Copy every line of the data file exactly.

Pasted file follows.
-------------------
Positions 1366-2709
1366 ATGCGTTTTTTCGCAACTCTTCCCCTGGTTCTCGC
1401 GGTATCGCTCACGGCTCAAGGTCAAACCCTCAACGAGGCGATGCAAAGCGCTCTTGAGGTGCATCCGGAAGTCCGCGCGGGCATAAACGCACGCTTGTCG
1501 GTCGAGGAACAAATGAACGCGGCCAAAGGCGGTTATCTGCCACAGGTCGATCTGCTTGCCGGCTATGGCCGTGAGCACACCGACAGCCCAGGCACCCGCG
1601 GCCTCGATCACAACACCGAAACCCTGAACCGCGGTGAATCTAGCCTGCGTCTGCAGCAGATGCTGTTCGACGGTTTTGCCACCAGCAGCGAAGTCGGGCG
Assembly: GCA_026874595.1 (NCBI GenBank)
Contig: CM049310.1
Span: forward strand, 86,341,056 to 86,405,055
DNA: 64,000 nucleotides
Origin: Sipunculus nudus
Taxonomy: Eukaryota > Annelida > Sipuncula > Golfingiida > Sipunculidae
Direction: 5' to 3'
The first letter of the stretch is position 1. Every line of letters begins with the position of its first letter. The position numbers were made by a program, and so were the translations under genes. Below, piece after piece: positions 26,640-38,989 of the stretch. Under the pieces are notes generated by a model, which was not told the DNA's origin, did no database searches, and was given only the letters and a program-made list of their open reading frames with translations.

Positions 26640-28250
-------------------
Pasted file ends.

Positions 1366-2709
1366 ATGCGTTTTTTCGCAACTCTTCCCCTGGTTCTCGC
1401 GGTATCGCTCACGGCTCAAGGTCAAACCCTCAACGAGGCGATGCAAAGCGCTCTTGAGGTGCATCCGGAAGTCCGCGCGGGCATAAACGCACGCTTGTCG
1501 GTCGAGGAACAAATGAACGCGGCCAAAGGCGGTTATCTGCCACAGGTCGATCTGCTTGCCGGCTATGGCCGTGAGCACACCGACAGCCCAGGCACCCGCG
1601 GCCTCGATCACAACACCGAAACCCTGAACCGCGGTGAATCTAGCCTGCGTCTGCAGCAGATGCTGTTCGACGGTTTTGCCACCAGCAGCGAAGTCGGGCG
Assembly: GCA_026874595.1 (NCBI GenBank)
Contig: CM049310.1
Span: forward strand, 86,341,056 to 86,405,055
DNA: 64,000 nucleotides
Origin: Sipunculus nudus
Taxonomy: Eukaryota > Annelida > Sipuncula > Golfingiida > Sipunculidae
Direction: 5' to 3'
The first letter of the stretch is position 1. Every line of letters begins with the position of its first letter. The position numbers were made by a program, and so were the translations under genes. Below, piece after piece: positions 26,640-38,989 of the stretch. Under the pieces are notes generated by a model, which was not told the DNA's origin, did no database searches, and was given only the letters and a program-made list of their open reading frames with translations.

Positions 26640-28250